Figure 3B.18. Gravelly deposits comprising a beach ridge associated with a late Pleistocene stillstand of pluvial Fort Rock-Christmas Valley Lake; (A) shows a gravel pit excavated into the beach deposits and (B) provides a close up view of the stratified, gravelly nature of the material making up the beach ridge.
This is a good location to briefly describe the formation of pluvial lakes and the pluvial lake history of the northwestern Great Basin. The Great Basin can be defined on the basis of two geological characteristics; 1) it is a region of block-faulted mountain ranges and intervening valleys, referred to as horsts and grabens, formed by plate tectonic motions that induced the stretching, thinning, and upward buckling of a vast portion of the North American plate from central Utah to eastern California, and southern Oregon and Idaho to northern Mexico; and 2) it is a region of internally-drained topographic basins that have no outlet to surrounding oceans. During the Earth’s most recent Ice Age, beginning in the late Pliocene about 2.5 million years ago, this region experienced multiple periods of cooling and reduced evaporation brought on by worldwide glaciations and the growth of the continental ice sheets; and more locally, the growth of mountain glaciers. At each of these times, the mid-latitude jet stream flowing across North America also shifted south of the Cordilleran and Laurentide ice sheets that expanded to cover much of Canada and the northern United States, bringing enhanced moisture to a large part of the Great Basin. The combined effects of reduced evaporation and enhanced moisture, plus a little added glacial meltwater, resulted in many of the enclosed basins within the Great Basin to partially fill with water and form pluvial lakes.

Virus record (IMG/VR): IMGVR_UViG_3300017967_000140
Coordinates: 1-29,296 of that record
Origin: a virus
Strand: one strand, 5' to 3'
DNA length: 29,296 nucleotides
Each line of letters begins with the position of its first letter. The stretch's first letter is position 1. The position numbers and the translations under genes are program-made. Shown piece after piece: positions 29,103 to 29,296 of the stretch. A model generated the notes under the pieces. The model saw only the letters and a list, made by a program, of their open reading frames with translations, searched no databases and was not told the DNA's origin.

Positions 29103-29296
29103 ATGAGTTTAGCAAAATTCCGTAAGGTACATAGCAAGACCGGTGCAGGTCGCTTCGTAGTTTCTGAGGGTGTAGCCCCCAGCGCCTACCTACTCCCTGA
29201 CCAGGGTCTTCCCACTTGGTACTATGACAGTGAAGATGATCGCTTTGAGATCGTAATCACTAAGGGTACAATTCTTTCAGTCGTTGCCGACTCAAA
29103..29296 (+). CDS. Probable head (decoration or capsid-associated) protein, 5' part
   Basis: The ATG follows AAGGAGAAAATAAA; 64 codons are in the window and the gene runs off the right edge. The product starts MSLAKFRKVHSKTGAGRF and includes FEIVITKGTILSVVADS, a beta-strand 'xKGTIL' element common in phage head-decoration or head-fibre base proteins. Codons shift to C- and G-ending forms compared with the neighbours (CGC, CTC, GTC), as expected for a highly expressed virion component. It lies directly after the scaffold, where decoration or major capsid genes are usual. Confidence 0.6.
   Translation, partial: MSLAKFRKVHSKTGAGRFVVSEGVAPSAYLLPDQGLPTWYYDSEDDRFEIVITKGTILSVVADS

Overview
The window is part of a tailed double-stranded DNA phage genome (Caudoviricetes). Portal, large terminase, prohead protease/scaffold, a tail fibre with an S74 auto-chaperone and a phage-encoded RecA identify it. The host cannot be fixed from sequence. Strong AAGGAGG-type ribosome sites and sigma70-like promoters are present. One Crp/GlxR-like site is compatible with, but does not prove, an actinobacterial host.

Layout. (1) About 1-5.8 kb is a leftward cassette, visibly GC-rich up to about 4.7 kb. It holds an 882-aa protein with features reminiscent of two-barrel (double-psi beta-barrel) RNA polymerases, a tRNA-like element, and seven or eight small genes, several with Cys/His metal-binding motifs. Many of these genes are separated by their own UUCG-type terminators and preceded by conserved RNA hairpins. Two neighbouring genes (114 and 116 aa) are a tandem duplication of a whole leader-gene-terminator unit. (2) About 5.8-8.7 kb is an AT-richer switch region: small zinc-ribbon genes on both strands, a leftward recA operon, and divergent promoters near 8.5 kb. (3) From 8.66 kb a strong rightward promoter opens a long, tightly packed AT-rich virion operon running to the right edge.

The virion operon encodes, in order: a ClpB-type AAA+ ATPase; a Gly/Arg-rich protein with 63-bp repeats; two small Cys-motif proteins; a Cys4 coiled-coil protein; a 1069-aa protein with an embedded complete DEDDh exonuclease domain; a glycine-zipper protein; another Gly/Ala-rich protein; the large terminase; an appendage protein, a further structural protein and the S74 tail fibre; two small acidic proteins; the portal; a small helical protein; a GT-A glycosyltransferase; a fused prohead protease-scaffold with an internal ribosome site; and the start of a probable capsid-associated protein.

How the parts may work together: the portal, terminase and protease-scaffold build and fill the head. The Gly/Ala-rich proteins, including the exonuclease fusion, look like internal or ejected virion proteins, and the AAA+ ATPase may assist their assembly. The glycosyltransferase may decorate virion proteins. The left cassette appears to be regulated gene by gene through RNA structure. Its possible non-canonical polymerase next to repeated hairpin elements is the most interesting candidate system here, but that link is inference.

In the northwestern Great Basin of south-central and southeastern Oregon, several large pluvial lakes cyclically developed throughout Pleistocene time; the much-reduced remnants of some of these lakes remain today. The compound Fort Rock-Christmas Valley-Silver Lake basin, on the northern edge of which you now stand, is the northwesternmost internally drained basin in the Great Basin. The basin is about 64 km long and 40 km wide and was occupied by pluvial Fort Rock- Christmas Valley Lake, probably from late Pliocene to late Pleistocene time (Freidel and McDowell, 1992). Evidence for the former existence of this lake is recorded in well-preserved shoreline features, including wave-cut terraces, sandy to gravelly beaches and spits (such as the beach you are standing on), and deeper-water, muddy sediments. A higher lake level corresponding to isolated shoreline remnants found at an elevation of 4540 feet occupied the more hydrologically complex Fort Rock -Christmas Valley-Silver Lake basin (Figure 3B.19) at least once during the late Pleistocene (Allison, 1979), although no evidence for this highest-stand lake occurs along this part of the field trip route.
Figure 3B.19. A map showing the extent of the late Pleistocene highstand of the compound Fort Rock-Silver Lake-Christmas Valley-Fossil Lake pluvial lake.